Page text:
Part of this success must be credited to the range of voice actors. Robert Atkin Downes – a personal favourite of the series – delivers his best/worst cockney accent full of gusto, making each exchange of dialogue, internally or with other characters, an absolute charm, whether that’s from localised retorts to the absurd. And an English man becoming president of the USA is all the more fitting in this ‘turn everything up to 11’ world.
“Part of this success must be credited to the range of voice actors”Eccentric it may be but the subtle moments of drama here do work. Thus avoiding overfamiliarity and an increasing lack of care about what happens. It’s this success which Saints Row: The Third missed and it has since been addressed. The core characters have their moments through a run of loyalty missions. Each one denotes appropriate time to playfully explore their unique traits and grandiose fears, providing many of the best moments and rounding it all off by increasing their powers within the virtual prison. Reward for having fun would seem such an obvious core blueprint to any interactive entertainment design. Yet this acted as a reminder that it’s not always the case; here strength displays a widespread weakness in common design.
The comedy – and therefore IV as a whole – isn’t without failures. The over-sexualisation of a female character as an attempt at a playful twist on her individuality is a little uncomfortable; on both occasions. This isn’t malicious on Volition’s behalf. It’s the same joke that falls flat both times. Shaundi’s revealing outfits are an extension of her personality as her younger self is referred to and planted as a counterpoint. Once young and happy, she’s now cosmetically enhanced and miserable. The context is lacking, however, for another character.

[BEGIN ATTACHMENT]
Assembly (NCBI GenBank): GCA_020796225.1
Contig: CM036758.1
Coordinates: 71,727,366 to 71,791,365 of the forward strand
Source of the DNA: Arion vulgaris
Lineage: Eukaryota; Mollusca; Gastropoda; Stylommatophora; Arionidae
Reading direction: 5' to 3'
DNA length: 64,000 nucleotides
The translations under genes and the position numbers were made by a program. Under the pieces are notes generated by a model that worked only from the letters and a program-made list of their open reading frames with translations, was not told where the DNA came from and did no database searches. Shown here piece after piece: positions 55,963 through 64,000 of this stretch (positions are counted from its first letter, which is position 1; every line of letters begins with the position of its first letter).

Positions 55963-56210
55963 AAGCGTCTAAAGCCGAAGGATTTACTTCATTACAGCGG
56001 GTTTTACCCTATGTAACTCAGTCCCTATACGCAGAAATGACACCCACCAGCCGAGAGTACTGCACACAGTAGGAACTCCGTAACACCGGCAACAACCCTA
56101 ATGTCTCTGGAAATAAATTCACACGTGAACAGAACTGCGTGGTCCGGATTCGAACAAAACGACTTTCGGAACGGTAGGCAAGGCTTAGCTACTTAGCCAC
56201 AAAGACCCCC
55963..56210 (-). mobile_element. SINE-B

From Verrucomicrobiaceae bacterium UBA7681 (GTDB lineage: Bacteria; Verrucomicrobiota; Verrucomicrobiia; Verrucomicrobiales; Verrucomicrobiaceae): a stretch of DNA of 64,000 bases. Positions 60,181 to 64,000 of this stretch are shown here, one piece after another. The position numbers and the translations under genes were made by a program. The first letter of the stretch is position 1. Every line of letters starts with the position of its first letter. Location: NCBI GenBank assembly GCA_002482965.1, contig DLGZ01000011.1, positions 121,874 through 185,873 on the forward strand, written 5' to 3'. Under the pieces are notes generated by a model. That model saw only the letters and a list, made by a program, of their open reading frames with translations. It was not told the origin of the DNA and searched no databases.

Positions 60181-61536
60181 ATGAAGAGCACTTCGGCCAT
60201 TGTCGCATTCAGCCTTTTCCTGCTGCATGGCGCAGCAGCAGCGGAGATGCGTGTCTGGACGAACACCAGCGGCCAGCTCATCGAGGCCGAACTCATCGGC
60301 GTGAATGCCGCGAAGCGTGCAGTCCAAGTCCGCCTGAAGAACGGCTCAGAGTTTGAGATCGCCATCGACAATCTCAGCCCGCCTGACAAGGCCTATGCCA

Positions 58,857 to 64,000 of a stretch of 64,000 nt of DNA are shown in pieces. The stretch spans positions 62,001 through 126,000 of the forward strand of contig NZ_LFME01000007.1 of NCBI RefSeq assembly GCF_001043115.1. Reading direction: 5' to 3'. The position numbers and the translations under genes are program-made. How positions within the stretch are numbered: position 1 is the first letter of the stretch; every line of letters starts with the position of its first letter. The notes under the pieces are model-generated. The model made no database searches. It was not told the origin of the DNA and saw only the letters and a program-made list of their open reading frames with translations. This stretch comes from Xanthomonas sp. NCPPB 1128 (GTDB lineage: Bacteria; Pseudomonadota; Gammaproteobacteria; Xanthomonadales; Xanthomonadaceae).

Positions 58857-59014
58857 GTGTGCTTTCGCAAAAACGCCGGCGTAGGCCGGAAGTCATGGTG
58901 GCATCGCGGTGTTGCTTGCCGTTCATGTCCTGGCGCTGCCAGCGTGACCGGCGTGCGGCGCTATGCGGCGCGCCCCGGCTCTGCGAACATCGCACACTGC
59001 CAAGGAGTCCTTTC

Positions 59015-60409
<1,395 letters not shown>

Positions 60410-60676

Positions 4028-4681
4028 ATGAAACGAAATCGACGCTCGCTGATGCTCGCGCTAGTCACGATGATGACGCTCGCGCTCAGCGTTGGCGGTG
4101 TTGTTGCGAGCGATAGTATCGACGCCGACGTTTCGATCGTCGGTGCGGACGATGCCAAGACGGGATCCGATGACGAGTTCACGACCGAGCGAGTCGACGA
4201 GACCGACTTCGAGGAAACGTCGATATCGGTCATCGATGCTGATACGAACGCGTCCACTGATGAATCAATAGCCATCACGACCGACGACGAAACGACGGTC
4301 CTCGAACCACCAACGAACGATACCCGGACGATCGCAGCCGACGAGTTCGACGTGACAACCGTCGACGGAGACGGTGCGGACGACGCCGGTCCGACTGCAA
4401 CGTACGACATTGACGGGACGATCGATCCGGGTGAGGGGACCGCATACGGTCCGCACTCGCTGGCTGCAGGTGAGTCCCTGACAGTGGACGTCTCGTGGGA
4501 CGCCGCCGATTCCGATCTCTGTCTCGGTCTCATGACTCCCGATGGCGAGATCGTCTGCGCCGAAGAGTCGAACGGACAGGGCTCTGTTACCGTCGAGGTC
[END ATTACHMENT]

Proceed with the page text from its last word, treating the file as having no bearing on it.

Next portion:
This person didn’t need a camera to follow her cleavage insistently on the two occasions she displays bravado and confidence. On one hand the message is saying showing what you’ve got isn’t a true sign of confidence, and then goes against this by showing that it is. It’s a minor moment but I’d rather have done without it all the same.
The usual irks of this series returns, with mission restarts occasionally required when an objective falls to the bottom of a lake or the president is knocked over a wall from an explosion and there’s no way to get back round. Outside of these instances there’s a lack of common open-world frustration that makes smashing down Steelport a relaxing ride. The pacing is on track throughout and it nails the essence of Saints Row with precision.
Saints Row IV does not innovate nor break new ground. What it does do is reinvigorate a simple idea often lost in the race for cinematic showboating: having fun. This is a fitting and well handled ending to the Saints’ story, with its wit showcasing the quality of the writing team and range of voice actors. It caused more outbursts of laughter than anything else in quite some time. Funny, crude and yet charming, it’s difficult to imagine a better finale to this series. The superior sequel and a conclusion that doesn’t disappoint – a rare breed indeed.